Census records are sources which may or may not contain evidence. For the most part, census records contain direct evidence. Now some of this direct evidence is hearsay, but direct nonetheless. [Example: Census taker asks householder how many children he has. Householder, with personal knowledge of his procreative activities, says he has ten children. Direct evidence! Example: Census taker asks householder how long she’s been married. Householder with personal knowledge of her personal affairs, says 17 years. Direct evidence! Example: Enumerator asks householder when she was born. Householder says “June 1872.” Direct evidence! Also hearsay! Householder is merely repeating what she’s been told by others (presumably her parents). Example: Enumerator asks householder when her parents immigrated to America. Householder says, “They were here the year of the big snow, but they weren’t here the year of the drought.” Census taker knows that “big snow” followed drought by two years. Indirect evidence!). It’s important to remember that the information in census records is only as accurate as those who give it. With respect to age, for example, some people may not have known when they were born. I know some genealogists resolve discrepancies by taking as accurate the date on the earliest census. In the matter of places of birth, enumerators may have assumed that if one parent was born in a certain place, so was the other one!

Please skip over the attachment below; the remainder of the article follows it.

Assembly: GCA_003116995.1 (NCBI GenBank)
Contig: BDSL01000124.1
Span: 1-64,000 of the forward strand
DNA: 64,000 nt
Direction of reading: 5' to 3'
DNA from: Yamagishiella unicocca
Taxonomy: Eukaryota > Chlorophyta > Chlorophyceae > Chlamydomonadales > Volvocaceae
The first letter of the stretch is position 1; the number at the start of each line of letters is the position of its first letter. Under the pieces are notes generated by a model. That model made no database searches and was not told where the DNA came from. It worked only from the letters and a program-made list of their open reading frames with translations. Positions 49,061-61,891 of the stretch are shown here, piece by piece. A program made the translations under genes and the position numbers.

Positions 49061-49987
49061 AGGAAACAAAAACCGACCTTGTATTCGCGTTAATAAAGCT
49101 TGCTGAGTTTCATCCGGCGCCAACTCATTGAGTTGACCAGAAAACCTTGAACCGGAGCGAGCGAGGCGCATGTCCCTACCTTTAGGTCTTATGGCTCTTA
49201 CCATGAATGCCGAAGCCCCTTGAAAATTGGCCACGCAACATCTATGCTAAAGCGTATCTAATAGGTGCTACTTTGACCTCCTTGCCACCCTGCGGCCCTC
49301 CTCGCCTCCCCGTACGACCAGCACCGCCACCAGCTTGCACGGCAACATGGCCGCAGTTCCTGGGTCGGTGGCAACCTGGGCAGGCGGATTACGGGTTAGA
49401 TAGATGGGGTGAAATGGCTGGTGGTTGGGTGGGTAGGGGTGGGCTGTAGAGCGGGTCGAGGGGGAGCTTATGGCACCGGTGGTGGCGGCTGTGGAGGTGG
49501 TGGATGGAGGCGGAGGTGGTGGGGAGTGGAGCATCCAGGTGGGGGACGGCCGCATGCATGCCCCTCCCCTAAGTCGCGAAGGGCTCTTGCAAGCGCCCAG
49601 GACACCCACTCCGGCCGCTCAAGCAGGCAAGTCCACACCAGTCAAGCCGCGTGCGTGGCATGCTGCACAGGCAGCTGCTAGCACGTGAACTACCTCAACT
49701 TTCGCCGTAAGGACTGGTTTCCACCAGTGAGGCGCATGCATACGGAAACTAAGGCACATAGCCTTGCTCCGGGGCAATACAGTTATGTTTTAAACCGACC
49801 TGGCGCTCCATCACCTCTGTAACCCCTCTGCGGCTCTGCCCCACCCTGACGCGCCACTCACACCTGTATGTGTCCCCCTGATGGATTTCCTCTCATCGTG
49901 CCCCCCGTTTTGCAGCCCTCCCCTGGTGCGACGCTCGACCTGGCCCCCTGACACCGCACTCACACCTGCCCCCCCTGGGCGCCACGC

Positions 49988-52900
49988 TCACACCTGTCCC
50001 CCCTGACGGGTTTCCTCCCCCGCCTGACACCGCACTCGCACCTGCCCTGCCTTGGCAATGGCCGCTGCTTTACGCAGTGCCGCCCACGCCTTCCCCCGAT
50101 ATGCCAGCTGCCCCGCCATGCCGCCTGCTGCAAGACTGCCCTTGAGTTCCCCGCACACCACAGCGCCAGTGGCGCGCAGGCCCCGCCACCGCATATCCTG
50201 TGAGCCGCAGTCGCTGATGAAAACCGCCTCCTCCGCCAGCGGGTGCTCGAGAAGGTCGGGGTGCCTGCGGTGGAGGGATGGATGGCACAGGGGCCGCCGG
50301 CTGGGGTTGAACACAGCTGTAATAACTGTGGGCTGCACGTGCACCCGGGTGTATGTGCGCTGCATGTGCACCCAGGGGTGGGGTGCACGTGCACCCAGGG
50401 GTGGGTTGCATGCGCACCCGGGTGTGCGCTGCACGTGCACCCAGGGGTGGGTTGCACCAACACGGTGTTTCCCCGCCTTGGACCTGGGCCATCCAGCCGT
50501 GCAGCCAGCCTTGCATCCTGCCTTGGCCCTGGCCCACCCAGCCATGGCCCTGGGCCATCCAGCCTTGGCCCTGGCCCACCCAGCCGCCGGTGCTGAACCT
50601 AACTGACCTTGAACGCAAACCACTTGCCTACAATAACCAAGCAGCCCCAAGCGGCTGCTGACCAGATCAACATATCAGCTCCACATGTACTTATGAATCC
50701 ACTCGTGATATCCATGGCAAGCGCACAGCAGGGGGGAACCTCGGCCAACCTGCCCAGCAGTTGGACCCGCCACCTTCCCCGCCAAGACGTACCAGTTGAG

There has been developed in genealogy the so-called Genealogical Proof Standard which consists of the following:
Was the underlying research reasonably exhaustive?
Are there clear and accurate source citations?
Has there been a skillful analysis and correlation of evidence?
How well have conflicts in the evidence been resolved?
Is there a clear conclusion?
These elements are extremely important. However, it seems to me that some genealogical texts and courses leave out some other important elements, such what is the analytical process involved in the evaluation of evidence? And to what level of confidence do we want or need to “prove” the hypothesis.
Proof is always subjective, even when it seems that there is but one answer. One must realize that “proof” is something that happens in the minds of the analyst and those who read his or her work.If one is convinced of a fact to one degree or another, it has been more or less “proven” in that person’s view. There is the question of what degree of confidence must the issue be proven. In my view, this is entirely up to the evaluator. However, if his or her work is to have any credibility with others, the evaluator must inform the reader of the degree of confidence assigned to each fact.I find it helpful to use the following descriptions:
Reasonably Certain: A reasonable person evaluating the evidence would come to the same conclusion; any other conclusion would be unreasonable.
Likely: A reasonable person evaluating the the same evidence would find the conclusion more likely true than not not true.